President Woodrow Wilson was enraged and shared it with American newspaper reporters on February 28. At a March 3, 1917 news conference, Zimmermann confirmed the telegram stating, “I cannot deny it. It is true.” German officials tried to rationalize the Telegram as only a contingency plan, legitimately protecting its interests should America enter the war against them.

On April 4, President Wilson finally went before a Joint Session of Congress requesting a Declaration of War against Germany. The Senate approved the Declaration on April 4 and the House on April 6.  It took forty-four days for American public opinion to coalesce around declaring war.

Why the delay?

Americans were deeply divided on intervening in the “European War.” Republicans were solidly isolationist. They had enough votes in the Senate to filibuster a war resolution. They were already filibustering the “Armed Ship Bill” which authorized the arming of American merchant ships against German submarines. German Americans, a significant voter segment in America’s rural areas and small towns, were pro-German and anti-French. Irish Americans, a significant Democratic Party constituency in urban areas, were anti-English. There was also Wilson’s concern over Mexican threats along America’s southern border.

Germany was successful in exploiting America’s division and its isolationism. At the same time, Germany masterfully turned Mexico into a credible threat to America.

The Mexican Revolution provided the perfect environment for German mischief. Germany armed various factions and promoted the “Plan of San Diego” which detailed Mexico’s reclaiming Texas, New Mexico, Arizona, and California. Even before the outbreak of the “Great War,” Germany orchestrated media stories and planted disinformation among Western intelligence agencies to create the impression of Mexico planning an invasion of Texas. German actions and rumors sparked a bloody confrontation between U.S. forces and Mexican troops in Veracruz on April 9, 1914.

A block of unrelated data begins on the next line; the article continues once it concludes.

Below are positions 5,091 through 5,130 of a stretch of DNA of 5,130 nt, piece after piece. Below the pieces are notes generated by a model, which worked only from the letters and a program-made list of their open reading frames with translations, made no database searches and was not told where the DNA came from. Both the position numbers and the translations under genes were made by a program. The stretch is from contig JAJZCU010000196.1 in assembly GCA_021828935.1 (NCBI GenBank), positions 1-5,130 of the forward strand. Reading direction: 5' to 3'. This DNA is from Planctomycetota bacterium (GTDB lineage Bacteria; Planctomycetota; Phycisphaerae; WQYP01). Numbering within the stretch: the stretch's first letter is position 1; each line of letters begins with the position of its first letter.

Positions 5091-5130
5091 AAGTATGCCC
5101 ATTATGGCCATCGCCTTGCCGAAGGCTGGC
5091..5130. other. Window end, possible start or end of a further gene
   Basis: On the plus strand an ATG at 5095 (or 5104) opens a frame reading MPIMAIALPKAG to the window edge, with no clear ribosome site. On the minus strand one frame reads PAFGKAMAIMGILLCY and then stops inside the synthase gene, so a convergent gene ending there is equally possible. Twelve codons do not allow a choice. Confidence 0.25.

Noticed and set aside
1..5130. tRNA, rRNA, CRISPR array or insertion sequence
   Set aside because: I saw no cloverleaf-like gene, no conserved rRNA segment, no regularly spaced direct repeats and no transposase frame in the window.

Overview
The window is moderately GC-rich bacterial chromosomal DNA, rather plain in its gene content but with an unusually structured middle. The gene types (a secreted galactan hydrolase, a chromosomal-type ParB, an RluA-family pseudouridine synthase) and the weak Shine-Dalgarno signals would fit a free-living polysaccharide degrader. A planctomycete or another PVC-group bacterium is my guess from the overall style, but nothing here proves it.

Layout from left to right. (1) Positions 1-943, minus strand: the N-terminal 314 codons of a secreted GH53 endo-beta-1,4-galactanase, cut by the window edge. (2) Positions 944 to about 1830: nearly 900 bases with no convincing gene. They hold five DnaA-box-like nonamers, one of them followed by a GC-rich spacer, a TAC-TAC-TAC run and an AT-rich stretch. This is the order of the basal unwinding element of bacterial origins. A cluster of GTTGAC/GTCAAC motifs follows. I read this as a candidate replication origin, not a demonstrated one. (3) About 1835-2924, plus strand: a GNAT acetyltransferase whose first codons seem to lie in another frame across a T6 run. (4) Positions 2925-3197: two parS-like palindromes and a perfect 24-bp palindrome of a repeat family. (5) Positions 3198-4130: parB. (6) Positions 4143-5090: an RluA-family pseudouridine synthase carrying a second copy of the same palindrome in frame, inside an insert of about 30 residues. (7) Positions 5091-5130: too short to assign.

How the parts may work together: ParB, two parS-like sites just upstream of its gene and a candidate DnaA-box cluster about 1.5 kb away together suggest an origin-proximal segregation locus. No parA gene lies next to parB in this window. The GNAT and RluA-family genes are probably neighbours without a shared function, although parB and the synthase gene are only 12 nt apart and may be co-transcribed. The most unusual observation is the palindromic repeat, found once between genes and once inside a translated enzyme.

After years of preparation, German agents funded and inspired Pancho Villa’s March 9, 1916 raid on Columbus, New Mexico. In retaliation, on March 14, 1916, President Woodrow Wilson ordered General John “Black Jack” Pershing, along with 10,000 soldiers and an aviation squadron, to invade northern Mexico and hunt down Villa. Over the next ten months, U.S. forces fought twelve battles on Mexican soil, including several with Mexican government forces.

The costly and unsuccessful pursuit of Villa diverted America’s attention away from Europe and soured U.S.-Mexican relations.

Germany’s most creative method for keeping America out of World War I was a fifteen-part “Preparedness Serial” called “Patria.” In 1916, the German Foreign Ministry convinced William Randolph Hearst to produce this adventure story about Japan helping Mexico reclaim the American Southwest.

“Patria” was a major production. It starred Irene Castle, one of the early “mega-stars” of Hollywood and Broadway. Castle’s character uses her family fortune to thwart the Japan-Mexico plot against America. The movie played to packed houses across America and ignited paranoia about the growing menace on America’s southern border.  Concerns over Mexico, and opposition to European intervention, convinced Wilson to run for re-election on a “He kept us out of war” platform.  American voters narrowly re-elected Wilson, along with many new isolationist Congressional candidates.